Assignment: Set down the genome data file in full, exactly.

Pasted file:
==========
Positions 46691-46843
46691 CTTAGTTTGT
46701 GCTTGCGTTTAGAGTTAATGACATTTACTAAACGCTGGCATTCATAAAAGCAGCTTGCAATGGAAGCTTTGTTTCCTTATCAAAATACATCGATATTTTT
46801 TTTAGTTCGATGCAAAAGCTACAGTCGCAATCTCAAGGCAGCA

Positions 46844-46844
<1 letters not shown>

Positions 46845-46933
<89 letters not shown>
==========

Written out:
Positions 46691-46843
46691 CTTAGTTTGT
46701 GCTTGCGTTTAGAGTTAATGACATTTACTAAACGCTGGCATTCATAAAAGCAGCTTGCAATGGAAGCTTTGTTTCCTTATCAAAATACATCGATATTTTT
46801 TTTAGTTCGATGCAAAAGCTACAGTCGCAATCTCAAGGCAGCA

Positions 46844-46844
<1 letters not shown>

Positions 46845-46933
<89 letters not shown>